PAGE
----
I’m not sure what the moral of this story is. Look for what you want, go with your gut, be patient, and when you get what you hoped for, savor the heck out of it. I’m sharing her photo and will of course share it in its new location soon.

Sunday, February 07, 2021

November Hill farm journal, 119

 Well, another week, several more days of rainfall. I am grateful we’re not in drought but now we’re in tropical rainforest territory, though cold. The horses have to have their sheets on as I do not want Keil Bay getting chilled, and they are all weary of mushy ground. Thankfully the sun came out this afternoon and it looks like sun tomorrow, then I see rain on the forecast several more days this week.

I’m seriously thinking we need to cover our arena - not enclose it, but have a nice cover that lets us see through it from the house to the back. The idea of huge equipment back there totally freaks me out though.

Meanwhile, we’re making some progress getting stone put in to the stormwater creek bed in the front field. We’ll leave large gap areas in the flat spaces for the horses go to through, but the sections that are deep/steep are getting stone, and then in the fenced off bird habitat area we’ll do more extensive stonework, as that’s an area where water tends to pool out. If I can get some research done I’d love to put in a small water feature for birds and frogs. 

The barn roof repair was completed nicely and now we’re awaiting shingles that are on order so the house can get its new roof. The deck in back is next, though I keep shifting my plans for what we’ll do with it.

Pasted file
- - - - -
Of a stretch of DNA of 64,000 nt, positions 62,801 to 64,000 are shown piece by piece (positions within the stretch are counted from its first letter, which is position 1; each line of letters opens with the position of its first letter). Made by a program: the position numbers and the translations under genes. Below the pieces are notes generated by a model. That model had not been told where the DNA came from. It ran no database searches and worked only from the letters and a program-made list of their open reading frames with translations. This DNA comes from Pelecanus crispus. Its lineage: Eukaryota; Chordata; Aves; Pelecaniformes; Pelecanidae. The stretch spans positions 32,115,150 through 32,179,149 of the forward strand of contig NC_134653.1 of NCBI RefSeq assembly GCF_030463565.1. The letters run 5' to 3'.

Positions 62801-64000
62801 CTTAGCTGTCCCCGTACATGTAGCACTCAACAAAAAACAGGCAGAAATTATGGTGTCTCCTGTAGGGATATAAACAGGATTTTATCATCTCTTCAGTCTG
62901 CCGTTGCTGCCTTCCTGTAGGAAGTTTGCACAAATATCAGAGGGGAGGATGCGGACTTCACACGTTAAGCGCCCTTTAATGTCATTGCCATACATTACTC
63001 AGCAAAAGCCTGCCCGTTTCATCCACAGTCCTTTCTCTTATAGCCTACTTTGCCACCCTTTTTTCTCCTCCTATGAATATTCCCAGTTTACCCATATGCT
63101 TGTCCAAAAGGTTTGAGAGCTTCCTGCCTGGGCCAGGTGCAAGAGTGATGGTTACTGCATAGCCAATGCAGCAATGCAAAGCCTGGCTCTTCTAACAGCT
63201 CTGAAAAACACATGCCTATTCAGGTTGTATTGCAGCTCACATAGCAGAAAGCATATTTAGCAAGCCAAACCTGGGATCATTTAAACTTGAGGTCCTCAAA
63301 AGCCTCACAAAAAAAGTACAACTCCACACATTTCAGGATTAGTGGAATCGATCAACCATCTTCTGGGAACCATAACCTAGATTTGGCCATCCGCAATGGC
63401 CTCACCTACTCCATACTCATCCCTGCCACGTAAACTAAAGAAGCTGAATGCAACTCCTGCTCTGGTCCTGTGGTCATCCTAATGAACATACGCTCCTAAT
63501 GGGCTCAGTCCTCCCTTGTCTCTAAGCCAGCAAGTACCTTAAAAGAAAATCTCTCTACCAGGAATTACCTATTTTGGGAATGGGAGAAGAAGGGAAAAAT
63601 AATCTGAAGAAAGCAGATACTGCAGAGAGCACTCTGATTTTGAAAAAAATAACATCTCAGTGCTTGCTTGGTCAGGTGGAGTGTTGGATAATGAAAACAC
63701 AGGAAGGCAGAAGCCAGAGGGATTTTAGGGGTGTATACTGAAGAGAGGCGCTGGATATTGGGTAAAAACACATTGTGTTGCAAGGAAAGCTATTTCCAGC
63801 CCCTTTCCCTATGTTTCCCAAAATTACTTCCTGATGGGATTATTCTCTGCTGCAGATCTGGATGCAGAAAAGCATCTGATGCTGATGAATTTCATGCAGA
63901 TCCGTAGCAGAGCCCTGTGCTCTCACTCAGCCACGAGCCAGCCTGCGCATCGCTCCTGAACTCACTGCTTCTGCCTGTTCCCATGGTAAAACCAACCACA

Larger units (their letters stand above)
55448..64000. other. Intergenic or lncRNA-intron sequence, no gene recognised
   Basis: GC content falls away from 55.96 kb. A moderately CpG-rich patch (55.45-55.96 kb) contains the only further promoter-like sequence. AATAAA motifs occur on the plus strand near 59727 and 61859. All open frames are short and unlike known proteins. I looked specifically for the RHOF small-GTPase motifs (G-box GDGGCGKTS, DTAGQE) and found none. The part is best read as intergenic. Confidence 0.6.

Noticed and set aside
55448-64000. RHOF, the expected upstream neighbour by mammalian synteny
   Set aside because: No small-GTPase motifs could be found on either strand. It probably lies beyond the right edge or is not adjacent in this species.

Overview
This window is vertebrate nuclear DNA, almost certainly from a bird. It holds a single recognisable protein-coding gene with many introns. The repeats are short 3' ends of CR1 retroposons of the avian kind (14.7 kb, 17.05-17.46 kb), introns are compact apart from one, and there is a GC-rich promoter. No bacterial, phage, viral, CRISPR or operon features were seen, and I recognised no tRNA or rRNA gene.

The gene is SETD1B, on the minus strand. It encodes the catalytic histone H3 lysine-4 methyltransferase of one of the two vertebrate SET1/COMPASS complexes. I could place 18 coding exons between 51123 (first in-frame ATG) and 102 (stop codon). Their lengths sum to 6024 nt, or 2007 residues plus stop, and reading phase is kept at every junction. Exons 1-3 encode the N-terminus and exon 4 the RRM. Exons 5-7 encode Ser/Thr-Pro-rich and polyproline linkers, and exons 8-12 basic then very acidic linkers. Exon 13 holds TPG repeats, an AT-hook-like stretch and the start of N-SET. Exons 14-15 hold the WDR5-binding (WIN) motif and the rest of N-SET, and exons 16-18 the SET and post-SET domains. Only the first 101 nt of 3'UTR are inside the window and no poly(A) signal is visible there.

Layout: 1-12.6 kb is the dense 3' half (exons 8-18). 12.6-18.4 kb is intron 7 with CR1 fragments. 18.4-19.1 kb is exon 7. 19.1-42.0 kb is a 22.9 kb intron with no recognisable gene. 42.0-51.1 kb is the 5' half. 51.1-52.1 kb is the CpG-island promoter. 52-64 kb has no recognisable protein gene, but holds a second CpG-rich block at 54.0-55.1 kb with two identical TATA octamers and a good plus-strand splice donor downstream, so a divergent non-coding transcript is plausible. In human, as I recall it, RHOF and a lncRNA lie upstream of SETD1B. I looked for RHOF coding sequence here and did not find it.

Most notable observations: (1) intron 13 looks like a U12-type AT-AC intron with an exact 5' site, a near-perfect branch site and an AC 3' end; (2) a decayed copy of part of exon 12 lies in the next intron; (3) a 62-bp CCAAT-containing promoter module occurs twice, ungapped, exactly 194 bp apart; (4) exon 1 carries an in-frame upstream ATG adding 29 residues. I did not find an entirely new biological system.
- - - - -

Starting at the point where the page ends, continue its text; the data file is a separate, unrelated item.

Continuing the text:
I’m worried about the two bee hives, Hegemone and Artemis. I peeked at them on admittedly a colder than they like day and the upper boxes were super empty looking from above. I hope they were in cluster below. One hopeful sign - Hegemone girls have propolised their bottom entrance hole (about the size of a half dollar) so that it’s now a bee-sized hole only. As I noticed this and leaned down to check it out, amazed, one of the girls came to the hole and peeked back at me! 

Keeping my fingers crossed they make it through the winter. They have sugar patties available to them and have been taking that thus far.

I’m about halfway through my Taxonomy and Winter Flora native plant studies classes and am enjoying being active in that program again. Mostly on Zoom, though we have met for winter garden walks with everyone masked and distanced. 

This weekend past was both a friend’s book launch party via Crowdcast and my monthly writing retreat via Zoom, so it’s been busy here!

This week we have an arborist coming to assess the large oaks around the barn and house, as well as the two hickory trees in our back yard. All of them are beginning to grow toward house or barn and need to be pruned, and I’d like someone to do it with an eye toward the health of the trees at the same time. I’m very interested to see this work done once we get it scheduled.

Keil has had a number of slightly off days but looked really good today, so I hope we’re back to some normal weeks again. He had chiro here last week and had a minor pelvic adjustment but was mostly clear, which is terrific. And although he is done with his 5 p.m. medication buckets, he now gets 5 p.m. extra pellet buckets because I knew he’d be upset if we just stopped. He’s 31. He can use the calories. He can use the pampering. And he loves it. 

That’s about it! Hope all are hanging in there through this wintry month (for some of us much more so than others, and I’m not complaining about anything but the rain here!).